Check out our display: “Holidays & Holy Days”

Rosh Hashanah

Rosh Hashanah is the Jewish New Year feast and celebration.

The Jewish Calendar is a lunar calendar, therefor the dates of Rosh Hashanah and other Jewish holidays will vary according to the Gregorian Calendar (the standard calendar used in most of the world for politics, business and daily life.)  In 2016 Rosh Hashanah begins at Sundown on October 3 and ends at nightfall of October 4.

Vaisakhi

Sikhs in Canada and around the world today celebrate Vaisakhi.  Sometimes also rendered Baisakhi, it is a holiday that combines several celebrations. For the people of the Punjab and other regions of north-west India, Vaisakhi has long been Harvest Festival and a celebration of the New Year. Since 1699 Vaisakhi has been a central Holy Day for Sikhs, who celebrate the establishment of the Khalsa by Guru Gobind Singh, the last of the “Ten Gurus” of Sikhism.

source:  surreyvaisakhiparade.ca
source: surreyvaisakhiparade.ca

 

For more on Vaisakhi:

Festivus

“I’ve got a lot of problems with you people!”

FestivusPole
Festivus Pole. source: anonymous

With heart warming traditions such as the “Airing of Grievances” and “Feats of Strength,” Festivus is a holiday which owes its popularity to the sitcom “Seinfeld.” Festivus has evolved over the years, and has become a worldwide phenomenon, primarily observed on December 23. For more on this secular anti-celebration, click here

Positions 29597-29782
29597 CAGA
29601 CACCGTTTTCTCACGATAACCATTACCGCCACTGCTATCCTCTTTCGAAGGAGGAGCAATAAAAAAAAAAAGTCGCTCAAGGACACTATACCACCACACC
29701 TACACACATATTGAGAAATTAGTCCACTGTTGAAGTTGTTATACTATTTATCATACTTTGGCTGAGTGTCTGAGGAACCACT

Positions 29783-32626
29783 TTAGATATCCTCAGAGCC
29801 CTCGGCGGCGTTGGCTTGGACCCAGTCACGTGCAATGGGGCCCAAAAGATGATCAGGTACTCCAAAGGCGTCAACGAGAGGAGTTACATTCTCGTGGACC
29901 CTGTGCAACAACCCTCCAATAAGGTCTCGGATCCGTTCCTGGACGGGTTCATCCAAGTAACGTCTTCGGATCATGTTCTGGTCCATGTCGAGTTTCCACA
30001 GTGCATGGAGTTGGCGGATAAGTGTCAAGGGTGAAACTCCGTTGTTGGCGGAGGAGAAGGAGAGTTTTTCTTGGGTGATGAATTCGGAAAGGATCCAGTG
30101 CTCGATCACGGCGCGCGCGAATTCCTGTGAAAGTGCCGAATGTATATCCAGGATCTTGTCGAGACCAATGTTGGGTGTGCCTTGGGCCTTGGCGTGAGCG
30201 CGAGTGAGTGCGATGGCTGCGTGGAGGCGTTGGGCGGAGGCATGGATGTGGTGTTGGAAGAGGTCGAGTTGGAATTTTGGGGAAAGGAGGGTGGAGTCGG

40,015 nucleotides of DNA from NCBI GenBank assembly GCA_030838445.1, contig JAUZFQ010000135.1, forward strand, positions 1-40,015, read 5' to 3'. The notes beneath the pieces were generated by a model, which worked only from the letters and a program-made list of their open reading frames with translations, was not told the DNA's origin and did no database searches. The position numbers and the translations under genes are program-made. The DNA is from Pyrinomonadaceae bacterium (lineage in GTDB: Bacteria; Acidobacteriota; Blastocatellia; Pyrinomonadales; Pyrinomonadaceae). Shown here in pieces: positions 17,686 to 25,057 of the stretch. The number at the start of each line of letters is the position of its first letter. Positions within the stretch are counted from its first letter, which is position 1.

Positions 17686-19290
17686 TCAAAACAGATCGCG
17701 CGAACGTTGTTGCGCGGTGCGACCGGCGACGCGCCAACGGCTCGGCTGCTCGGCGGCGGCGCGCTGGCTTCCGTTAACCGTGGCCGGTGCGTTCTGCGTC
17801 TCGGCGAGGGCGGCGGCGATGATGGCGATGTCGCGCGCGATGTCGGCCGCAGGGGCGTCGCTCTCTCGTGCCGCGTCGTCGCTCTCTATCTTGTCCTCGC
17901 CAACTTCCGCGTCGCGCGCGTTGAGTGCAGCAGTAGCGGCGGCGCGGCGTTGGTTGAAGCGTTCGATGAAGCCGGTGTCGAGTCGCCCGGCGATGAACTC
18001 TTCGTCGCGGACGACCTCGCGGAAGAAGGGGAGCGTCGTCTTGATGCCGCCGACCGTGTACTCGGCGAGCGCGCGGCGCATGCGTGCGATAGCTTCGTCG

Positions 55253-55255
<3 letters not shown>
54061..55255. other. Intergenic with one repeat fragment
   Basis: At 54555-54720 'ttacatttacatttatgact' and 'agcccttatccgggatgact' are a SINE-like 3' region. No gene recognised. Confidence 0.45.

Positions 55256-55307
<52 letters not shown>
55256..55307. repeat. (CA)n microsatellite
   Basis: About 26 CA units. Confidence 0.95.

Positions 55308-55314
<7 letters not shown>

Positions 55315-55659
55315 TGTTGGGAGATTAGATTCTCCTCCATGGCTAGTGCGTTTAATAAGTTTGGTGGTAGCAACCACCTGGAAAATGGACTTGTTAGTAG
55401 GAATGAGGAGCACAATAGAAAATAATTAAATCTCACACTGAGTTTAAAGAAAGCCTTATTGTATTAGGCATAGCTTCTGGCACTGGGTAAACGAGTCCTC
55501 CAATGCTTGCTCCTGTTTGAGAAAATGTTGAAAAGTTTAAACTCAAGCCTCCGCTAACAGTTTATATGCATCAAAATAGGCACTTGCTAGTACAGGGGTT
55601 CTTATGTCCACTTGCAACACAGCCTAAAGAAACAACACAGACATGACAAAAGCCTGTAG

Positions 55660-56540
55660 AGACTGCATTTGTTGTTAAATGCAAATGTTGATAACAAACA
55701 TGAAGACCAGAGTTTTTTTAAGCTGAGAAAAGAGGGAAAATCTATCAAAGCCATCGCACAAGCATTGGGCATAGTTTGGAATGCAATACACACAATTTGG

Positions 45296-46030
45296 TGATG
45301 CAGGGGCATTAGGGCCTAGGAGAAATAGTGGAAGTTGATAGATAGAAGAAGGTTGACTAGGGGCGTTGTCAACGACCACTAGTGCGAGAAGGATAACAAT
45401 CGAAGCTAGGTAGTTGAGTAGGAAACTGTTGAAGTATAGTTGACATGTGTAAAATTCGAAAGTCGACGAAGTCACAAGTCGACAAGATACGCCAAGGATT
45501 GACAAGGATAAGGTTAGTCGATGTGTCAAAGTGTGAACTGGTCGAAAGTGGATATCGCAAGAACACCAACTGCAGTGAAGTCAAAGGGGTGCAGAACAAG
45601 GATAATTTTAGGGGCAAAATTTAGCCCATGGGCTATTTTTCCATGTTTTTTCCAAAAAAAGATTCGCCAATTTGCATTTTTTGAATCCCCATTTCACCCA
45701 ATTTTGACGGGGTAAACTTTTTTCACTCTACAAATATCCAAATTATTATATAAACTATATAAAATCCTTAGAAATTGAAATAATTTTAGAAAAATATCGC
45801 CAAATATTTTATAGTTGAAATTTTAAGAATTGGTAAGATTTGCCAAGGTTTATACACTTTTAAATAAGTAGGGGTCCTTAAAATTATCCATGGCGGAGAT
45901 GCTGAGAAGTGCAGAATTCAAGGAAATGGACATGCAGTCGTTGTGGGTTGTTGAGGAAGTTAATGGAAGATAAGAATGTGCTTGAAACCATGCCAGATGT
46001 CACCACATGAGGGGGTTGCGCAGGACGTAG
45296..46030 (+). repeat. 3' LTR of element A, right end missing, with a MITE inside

Winter Solstice and Yule

source: Wikimedia Commons / CC

The Winter Solstice occurs a 8:49 PM on December 21st in the Pacific Time Zone.

Winter begins in the northern hemisphere on this, the shortest day of the year. In traditional pagan cultures, this time of the year represented darkness giving way to light, and death giving way to life. The dark and cold had reached its nadir. Henceforth the days would grow longer and warmer. Hope was restored. Many of the festivals and celebrations that take place at this time of year, from many different cultures, follow this theme.

For more on this and other winter observances and feasts, check out our display: Holidays and Holy Days, and check out the following:

 

Bodhi Day

BuddhaThe religion known as Buddhism dates back to the 6th or 5th Century BCE, when the Indian Prince Siddhartha Gautama became the “Buddha,” literally, “the Enlightened One.” The followers of the Mahayana branch of Buddhism observes Bodhi Day in celebration of the day that the Buddha sat below the Bodhi Tree and meditated on the meaning of life. Bodhi Day is celebrated mainly by the Buddhists of northern and eastern Asia (in Japan the day is known as Rohatsu) and in countries to which those people have immigrated (such as Canada). For more on Bodhi Day and the life of the Buddha, click here.